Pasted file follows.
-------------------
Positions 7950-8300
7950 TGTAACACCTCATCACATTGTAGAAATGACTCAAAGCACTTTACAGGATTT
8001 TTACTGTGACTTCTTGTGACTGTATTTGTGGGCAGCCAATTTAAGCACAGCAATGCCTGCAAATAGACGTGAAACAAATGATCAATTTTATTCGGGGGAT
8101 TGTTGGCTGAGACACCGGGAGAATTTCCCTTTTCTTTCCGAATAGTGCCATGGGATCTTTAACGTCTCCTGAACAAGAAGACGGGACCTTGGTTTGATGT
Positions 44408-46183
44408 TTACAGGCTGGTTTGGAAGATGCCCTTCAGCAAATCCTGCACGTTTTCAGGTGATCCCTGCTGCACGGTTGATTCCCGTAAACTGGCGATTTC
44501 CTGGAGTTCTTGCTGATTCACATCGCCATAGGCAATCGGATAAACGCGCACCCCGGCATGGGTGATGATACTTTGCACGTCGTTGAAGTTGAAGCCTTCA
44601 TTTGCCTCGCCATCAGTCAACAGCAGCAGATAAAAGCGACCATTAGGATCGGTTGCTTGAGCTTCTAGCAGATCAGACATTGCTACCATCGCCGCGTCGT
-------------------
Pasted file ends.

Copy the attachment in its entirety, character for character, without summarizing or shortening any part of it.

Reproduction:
Positions 7950-8300
7950 TGTAACACCTCATCACATTGTAGAAATGACTCAAAGCACTTTACAGGATTT
8001 TTACTGTGACTTCTTGTGACTGTATTTGTGGGCAGCCAATTTAAGCACAGCAATGCCTGCAAATAGACGTGAAACAAATGATCAATTTTATTCGGGGGAT
8101 TGTTGGCTGAGACACCGGGAGAATTTCCCTTTTCTTTCCGAATAGTGCCATGGGATCTTTAACGTCTCCTGAACAAGAAGACGGGACCTTGGTTTGATGT
Positions 44408-46183
44408 TTACAGGCTGGTTTGGAAGATGCCCTTCAGCAAATCCTGCACGTTTTCAGGTGATCCCTGCTGCACGGTTGATTCCCGTAAACTGGCGATTTC
44501 CTGGAGTTCTTGCTGATTCACATCGCCATAGGCAATCGGATAAACGCGCACCCCGGCATGGGTGATGATACTTTGCACGTCGTTGAAGTTGAAGCCTTCA
44601 TTTGCCTCGCCATCAGTCAACAGCAGCAGATAAAAGCGACCATTAGGATCGGTTGCTTGAGCTTCTAGCAGATCAGACATTGCTACCATCGCCGCGTCGT